What is School Readiness?
If you have enrolled your child in Kindergarten next year, you may be thinking of all the ways that you can get them ready. Most parents assume that their child will learn to read once they start school, but it surprises people to learn that Australia has significant literacy issues. The Australian Bureau of Statistics show that 44% of adults don’t have the literacy skills they need to cope with the demands of everyday life and work. Learning to read is a fundamental part of your child’s schooling, so how can you make sure that they pick up it up effortlessly and won’t fall behind in this vital milestone?
Research clearly shows a link between how easily a child is able to identify sounds in words (phonological awareness) and how much success they experience in literacy skills (reading and spelling). When a child starts reading and writing in Kindergarten without having a strong sound-awareness base, it’s like building a house without a foundation. They may keep up for a while, but often cracks start to appear down the track. Focusing on building this firm foundation before staring Kindergarten will help place your child in a position of strength as they start their literacy journey.
Our School Readiness program consists of:
Building Phonological awareness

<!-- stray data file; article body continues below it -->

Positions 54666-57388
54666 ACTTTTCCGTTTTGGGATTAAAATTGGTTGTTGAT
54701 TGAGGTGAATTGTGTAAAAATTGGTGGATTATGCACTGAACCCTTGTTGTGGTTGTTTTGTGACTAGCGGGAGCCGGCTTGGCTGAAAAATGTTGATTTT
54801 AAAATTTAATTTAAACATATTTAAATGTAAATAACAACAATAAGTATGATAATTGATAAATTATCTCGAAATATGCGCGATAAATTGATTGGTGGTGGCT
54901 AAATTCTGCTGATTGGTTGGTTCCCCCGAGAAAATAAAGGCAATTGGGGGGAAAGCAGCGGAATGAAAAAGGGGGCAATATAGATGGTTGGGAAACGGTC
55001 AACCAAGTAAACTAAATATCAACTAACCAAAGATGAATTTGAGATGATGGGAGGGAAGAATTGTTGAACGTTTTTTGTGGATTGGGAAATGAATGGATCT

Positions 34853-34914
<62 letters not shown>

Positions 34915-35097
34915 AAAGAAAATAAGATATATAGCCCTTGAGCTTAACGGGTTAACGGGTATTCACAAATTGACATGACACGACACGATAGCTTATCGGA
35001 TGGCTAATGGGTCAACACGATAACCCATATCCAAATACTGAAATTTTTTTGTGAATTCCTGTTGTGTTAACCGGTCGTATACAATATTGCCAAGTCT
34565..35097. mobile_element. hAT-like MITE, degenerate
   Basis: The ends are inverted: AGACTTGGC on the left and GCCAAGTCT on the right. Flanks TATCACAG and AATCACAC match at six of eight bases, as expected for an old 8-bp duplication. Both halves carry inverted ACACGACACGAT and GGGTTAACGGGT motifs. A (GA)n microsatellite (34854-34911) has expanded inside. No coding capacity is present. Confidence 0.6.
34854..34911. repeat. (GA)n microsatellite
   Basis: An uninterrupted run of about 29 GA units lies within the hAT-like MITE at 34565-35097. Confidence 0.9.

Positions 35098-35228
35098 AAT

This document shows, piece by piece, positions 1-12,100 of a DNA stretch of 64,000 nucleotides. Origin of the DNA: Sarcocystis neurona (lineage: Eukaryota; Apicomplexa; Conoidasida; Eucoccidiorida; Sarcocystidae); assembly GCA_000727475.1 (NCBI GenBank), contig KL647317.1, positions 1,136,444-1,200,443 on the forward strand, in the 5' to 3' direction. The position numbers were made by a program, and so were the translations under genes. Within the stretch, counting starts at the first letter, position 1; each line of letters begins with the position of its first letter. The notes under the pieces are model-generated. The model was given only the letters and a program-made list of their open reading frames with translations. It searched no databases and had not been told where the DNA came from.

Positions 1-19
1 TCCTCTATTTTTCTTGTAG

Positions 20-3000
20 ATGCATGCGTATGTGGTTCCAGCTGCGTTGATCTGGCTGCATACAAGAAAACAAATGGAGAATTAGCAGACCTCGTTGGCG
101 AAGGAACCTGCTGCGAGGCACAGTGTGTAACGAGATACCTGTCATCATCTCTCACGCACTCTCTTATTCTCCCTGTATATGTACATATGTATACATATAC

Your child’s sound awareness consists of a number of skills, such as the ability to:
- identify rhyming words
- generate rhyming words
- identify syllables in words
- isolate syllables in words
- blend sounds together to form words
- break up words into individual sounds.
Many children struggle to read an unfamiliar word because they don’t have any word attack skills. They may be able to tell you the individual sounds, but not blend them together. For example, they may see the word: sock and say the sounds ‘s’ – ‘o’ – ‘k’, but then read it as ‘sat’. The ability to blend sounds together, and to break up words into sounds, is a skill that needs to be taught, it is not automatically there. Speech Pathologists are in the best position to teach these skills as they have a in depth understanding of phonics and sounds.
Developing Letter-Sound Correspondence
A child’s knowledge of the sounds that letters make is paramount to being able to read and spell.
Many adults teach the letter names rather than the sounds. Supporting children to develop this knowledge before starting school is essential these days. The kindergarten curriculum moves quickly and children who don’t have a good knowledge of letter sounds can quickly be left behind. We aim to teach the sounds in a memorable way.
Strengthening Expressive Language Skills
Language is the foundation of all learning.
In Kindergarten, children are expected to relate news, give explanations, describe objects and formulate sentences. Strong expressive language skills are clearly a benefit to succeeding in a Kindergarten classroom. We aim to build a child’s confidence and skill when completing these expressive tasks.